Does Your Parents’ Home Pass This Fall SafetyDoes Your Parents' Home Pass This Fall Safety Checklist? Checklist?

Falls can be fatal to seniors or cause injury that puts an end to independent living. Even with good in-home care, falls are a risk if bad lighting, clutter, and lack of maintenance create tripping hazards. If you’ve lived with lumpy carpet, burned out bulbs, or stacks of books in the floor for a while, it’s easy to overlook the risks they pose. The National Council on Aging has a 15-page falls checklist that covers virtually all the fall risks you can find in the typical home. We’ve summarized it here so you can quickly check out your parents’ home to spot and fix fall hazards. Check out the full document for details.

Preventing falls in the bathroom

The risk: No safe support for getting in and out of the bathtub or for using the toilet.

The unsafe workaround: Many times people will grab a towel bar, shower door handle or tub edge to pull themselves up, but towel bars and door handles aren’t designed to bear the weight of an adult, and tub edges are slippery. If your folks are doing any of these things, it’s time to install grab bars.

The safe solution: Hire a handyman to install grab bars with proper anchor bolts in the tub surround and on the wall near the toilet.

Avoiding falls in the bedroom

The risk: Falling at night on the way to the bathroom or kitchen.

The unsafe workaround: Walking in the dark because they “know their way around.”

The safe solution: A lamp that your parent can reach from the bed is a must. Look for a model that turns on when someone touches the base so your parent won’t have to fumble around for a switch in the dark. Also, add nightlights to illuminate their paths to the bathroom and kitchen.

Stopping falls in the kitchen

The risk: Falling while reaching for items on high shelves.

The unsafe workaround: Using a wobbly stool or a dining chair to reach items.

The safe solution: Use a level step stool with a grab bar. Move items your parents use daily to lower shelves so they don’t have to climb the step stool so often.

Fixing fall hazards on your floors

The risk: Falling over items in the floor, tripping over electrical cords and area rug edges, colliding with furniture

The unsafe workaround: “Clearing a path” through clutter, running cords across carpets (or under them).

The safe solution: Remove clutter from the floor entirely. Remove or rearrange furniture so your parent can walk through a room without having to go around a table or sofa. Remove throw rugs or use carpet tape to firmly attach all the edges to the floor. Keep cords out of walkways. You may need to hire an electrician to add outlets in some rooms to keep cords out of the way.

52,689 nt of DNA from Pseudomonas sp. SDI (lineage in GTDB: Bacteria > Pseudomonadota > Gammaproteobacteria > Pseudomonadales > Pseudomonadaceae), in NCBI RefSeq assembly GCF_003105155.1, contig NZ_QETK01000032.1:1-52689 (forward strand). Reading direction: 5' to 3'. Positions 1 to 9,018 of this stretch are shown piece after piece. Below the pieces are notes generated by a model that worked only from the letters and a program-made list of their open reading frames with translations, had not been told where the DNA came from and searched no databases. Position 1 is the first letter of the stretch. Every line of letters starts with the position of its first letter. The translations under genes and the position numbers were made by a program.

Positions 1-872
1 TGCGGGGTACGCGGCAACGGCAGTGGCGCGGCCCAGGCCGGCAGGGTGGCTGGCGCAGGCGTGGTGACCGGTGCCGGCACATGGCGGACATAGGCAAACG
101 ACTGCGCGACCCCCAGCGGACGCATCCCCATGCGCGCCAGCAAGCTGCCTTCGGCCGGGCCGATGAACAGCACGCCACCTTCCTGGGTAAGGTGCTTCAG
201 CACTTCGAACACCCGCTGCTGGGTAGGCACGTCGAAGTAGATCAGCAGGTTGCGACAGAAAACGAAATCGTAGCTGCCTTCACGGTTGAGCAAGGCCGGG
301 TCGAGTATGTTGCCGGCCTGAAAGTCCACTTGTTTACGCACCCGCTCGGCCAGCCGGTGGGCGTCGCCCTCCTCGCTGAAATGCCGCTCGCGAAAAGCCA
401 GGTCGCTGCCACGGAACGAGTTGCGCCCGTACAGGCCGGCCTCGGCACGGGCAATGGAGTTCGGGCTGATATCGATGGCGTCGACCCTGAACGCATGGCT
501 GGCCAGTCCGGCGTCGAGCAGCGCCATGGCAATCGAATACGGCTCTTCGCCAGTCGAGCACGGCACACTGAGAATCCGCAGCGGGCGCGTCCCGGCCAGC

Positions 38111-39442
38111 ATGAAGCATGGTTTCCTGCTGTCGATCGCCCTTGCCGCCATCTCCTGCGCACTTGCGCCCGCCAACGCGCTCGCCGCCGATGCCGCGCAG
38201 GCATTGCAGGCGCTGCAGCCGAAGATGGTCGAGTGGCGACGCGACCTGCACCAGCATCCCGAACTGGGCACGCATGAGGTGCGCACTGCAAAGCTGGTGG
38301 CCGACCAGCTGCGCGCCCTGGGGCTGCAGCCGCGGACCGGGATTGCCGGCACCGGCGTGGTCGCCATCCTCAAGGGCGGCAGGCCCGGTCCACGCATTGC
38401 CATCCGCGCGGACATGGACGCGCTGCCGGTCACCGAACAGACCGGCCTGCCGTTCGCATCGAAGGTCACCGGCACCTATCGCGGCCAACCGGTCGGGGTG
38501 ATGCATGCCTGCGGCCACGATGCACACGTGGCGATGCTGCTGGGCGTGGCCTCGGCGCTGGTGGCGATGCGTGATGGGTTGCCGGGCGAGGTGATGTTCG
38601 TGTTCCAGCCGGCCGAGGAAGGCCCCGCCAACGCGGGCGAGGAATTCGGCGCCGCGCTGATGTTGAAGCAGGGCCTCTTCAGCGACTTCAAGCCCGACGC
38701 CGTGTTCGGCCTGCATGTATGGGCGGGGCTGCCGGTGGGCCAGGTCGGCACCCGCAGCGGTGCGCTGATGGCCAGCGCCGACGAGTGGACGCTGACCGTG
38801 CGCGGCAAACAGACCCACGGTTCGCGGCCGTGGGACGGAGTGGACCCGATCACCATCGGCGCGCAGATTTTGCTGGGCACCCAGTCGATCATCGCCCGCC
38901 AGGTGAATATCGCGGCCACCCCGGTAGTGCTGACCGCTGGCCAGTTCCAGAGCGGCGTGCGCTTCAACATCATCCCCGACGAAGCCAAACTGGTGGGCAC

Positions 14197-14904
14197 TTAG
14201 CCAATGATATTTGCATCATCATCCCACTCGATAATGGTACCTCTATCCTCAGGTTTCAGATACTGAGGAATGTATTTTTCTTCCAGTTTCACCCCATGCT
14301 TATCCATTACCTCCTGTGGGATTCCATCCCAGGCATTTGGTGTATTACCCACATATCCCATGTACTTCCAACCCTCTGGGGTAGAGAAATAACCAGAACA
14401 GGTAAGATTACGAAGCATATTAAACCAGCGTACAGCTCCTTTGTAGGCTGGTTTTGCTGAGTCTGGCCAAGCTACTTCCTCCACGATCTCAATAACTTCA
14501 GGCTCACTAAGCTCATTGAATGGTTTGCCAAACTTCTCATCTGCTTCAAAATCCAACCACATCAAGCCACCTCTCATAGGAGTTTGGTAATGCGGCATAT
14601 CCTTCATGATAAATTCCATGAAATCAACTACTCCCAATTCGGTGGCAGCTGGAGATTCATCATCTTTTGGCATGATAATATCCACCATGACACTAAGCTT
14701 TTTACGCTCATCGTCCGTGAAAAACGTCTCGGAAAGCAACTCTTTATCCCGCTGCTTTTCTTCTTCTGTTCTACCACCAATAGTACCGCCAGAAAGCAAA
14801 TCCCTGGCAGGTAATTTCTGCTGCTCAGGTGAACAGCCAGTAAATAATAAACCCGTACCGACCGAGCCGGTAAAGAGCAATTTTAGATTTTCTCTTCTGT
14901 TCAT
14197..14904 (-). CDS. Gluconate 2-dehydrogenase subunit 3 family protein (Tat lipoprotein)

Assessing the stairs for fall safety

The risk: Falling on stairs is dangerous, especially for seniors. A review of research published in the journal Gait & Posture in 2016 found that “falls on stairs… when compared to falls while level walking… represent a disproportionately high risk for mortality or for major injury such as traumatic brain injury and hip fracture.”

The unsafe workaround: Using stairs that aren’t well maintained or “leaving one side of the stairs clear” for walking.

The safe solution: Nothing at all should be stored on the stairs. The steps and flooring should be in excellent condition. If there are loose or broken steps, ragged carpeting, or loose handrails, have a handyman make those repairs and install a second handrail opposite the first. Upgrade stairwell lighting by installing brighter bulbs. Hire an electrician to install extra light fixtures if needed and place switches at the top and bottom of the stairwell.

If you’re not sure who to hire to help with repairs and safety improvements, you can contact a senior real estate specialist. These Realtors know which local contractors have the most experience helping seniors adapt their homes. Preventing falls is a key to aging safely in place. You can find more senior safety tips on the SeniorAdvisor.com blog.

Casey Kelly-Barton is an Austin-based freelance writer whose childhood was made awesome by her grandmothers, great-grandmother, great-aunts and -uncles, and their friends.

1 Comment

  1. Diane Ashworth May 6, 2017 Reply

    I’m 74 and live with my brother. I have some significant problems in my lumbar spine which makes climbing stairs a challenge. Fortunately my brother had a stairclimber installed from the living area to my bedroom and bathroom. It is a refurbished model which significantly cut the price while providing all of the warrantees. What a loving thing he did for me! Every time I use it, I silently thank him. It might be worth your while to investigate this option. We stayed away from the well-known brand and decided on a local merchant who offered this brand as well as others. The rep came to his townhouse and provided us with his opinion and kept the cost within his budget. I hope this helps you.

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